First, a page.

Whether it is your first backpacking trip ever or your first of the season, it can be hard to remember everything you need to bring with you. It can also be easy to get into a rut and bring the same things every time, regardless of if you actually use them. We’ve outlined how we think about packing for a trip, and provided a handy packing list.
With cancelled international vacation plans, many of us are looking at a very empty summer calendar. If you want to try backcountry camping but don't have a reservation, this might be the year to try some random camping. In Alberta random camping is permitted in both Public land Use Zones (PLUZ) and Wildland Provincial Parks (WPP) subject to certain restrictions and guidelines. Many of these areas are very easy to access and are on common maps, such as the Gemtrek series.
There are lots of factors that go into choosing a summer backpacking tent. Some factors are very easy to compare objectively, while others are a lot more subjective. There are three main considerations when choosing lightweight gear: weight, price and durability. In the store, we like to joke that you only get to pick two of the three. In reality, there are several more considerations that go into purchasing a tent. Hopefully, this blog post gives you an idea of the key areas we look at when we are choosing tents.
As we come into the season of New Year’s resolutions and loppet training, increased activity can often lead to new aches and pains. By making an effort to take care of ourselves and prevent injuries, we can perform better, and enjoy the sport more for many years to come. There are lots of ways to prevent feeling tired and sore after a big workout, and to help prevent injuries when taking up a new sport, or increasing the intensity of that sport.
The secret to staying warm while active in cold weather is simple. If you can keep your skin dry, your blood moving, and the elements out; a day out in the cold can be a fun adventure instead of a miserable cold slog. Following from the rule above, there are three main components to a layering system – a layer to keep you dry (base layer), a layer to keep you warm (mid layers), and a layer to protect you from the elements (outer layer).
Cross Country Skiing is a fantastic sport that provides many excellent benefits like being outside and getting exercise. If you are interested in introducing the kids in your family to cross-country skiing but don’t know where to start, we’re hoping this short guide will help. There are several options from signing them up for a formal ptrogam to casual family outings where you all learn together.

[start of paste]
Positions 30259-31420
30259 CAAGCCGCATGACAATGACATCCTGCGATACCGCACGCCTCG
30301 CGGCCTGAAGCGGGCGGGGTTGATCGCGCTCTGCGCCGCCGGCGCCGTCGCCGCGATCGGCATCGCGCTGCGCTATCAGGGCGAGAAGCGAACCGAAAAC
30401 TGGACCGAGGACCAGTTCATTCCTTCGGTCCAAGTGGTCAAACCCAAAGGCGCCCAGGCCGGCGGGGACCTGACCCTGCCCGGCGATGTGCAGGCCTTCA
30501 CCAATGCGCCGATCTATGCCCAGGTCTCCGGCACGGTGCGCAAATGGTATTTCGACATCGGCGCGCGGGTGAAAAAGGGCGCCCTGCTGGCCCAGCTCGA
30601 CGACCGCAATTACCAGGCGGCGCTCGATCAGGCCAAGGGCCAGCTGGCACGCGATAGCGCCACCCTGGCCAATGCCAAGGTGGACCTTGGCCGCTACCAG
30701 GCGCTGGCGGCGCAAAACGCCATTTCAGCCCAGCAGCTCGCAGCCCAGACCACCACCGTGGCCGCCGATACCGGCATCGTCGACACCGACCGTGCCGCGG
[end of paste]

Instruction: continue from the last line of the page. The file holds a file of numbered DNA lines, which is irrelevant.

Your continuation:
We often head out into the back country to relax and recharge, whether it’s that week long trip or a day hike around Canmore, so it shouldn’t be a suffer fest (unless that’s what you’re after). Having the basics is what makes us comfortable and safe – but having a few specific ‘luxury’ items can change a long walk into a memory.
Here are a few of our suggestions to make your next adventure a bit more comfortable:
1. Everything’s better with coffee
As many of you know, some of us here have something of a soft spot for the latest technologies, such as ultralight and durable fabrics, flexible and extremely robust poles & frames, and better technical designs. These have led to significant improvements in the availability of lightweight products - but we’re also quick to mention that lightweight isn’t not the only choice available – or even the right choice sometimes.
Backpacking packs are an excellent example of this, and tend to confuse people more than other gear choices.
A rain jacket is a must-have in the Rockies (or anywhere, really) and a good one is often a reasonably substantial purchase - so who doesn’t want to get a little more life out of their tried and true rain gear? Often, when people think that the waterproof/breathable membrane (like Gore Tex) in their rain gear is ‘worn out’, it actually isn’t. It may just be in need of a quick clean and refresh to get back to it’s former glory.
Alas, it’s approaching that very sad time of year again when we pack away our skiing gear – but what to do with that ski gear to be sure that it’ll be well looked after and ready to go next season? How you treat your cross-country (XC) and back-country (BC) skis when the season ends will make all the difference to how well they’ll treat you at the start of next year as well as the years to come.
What they need is an application of storage wax.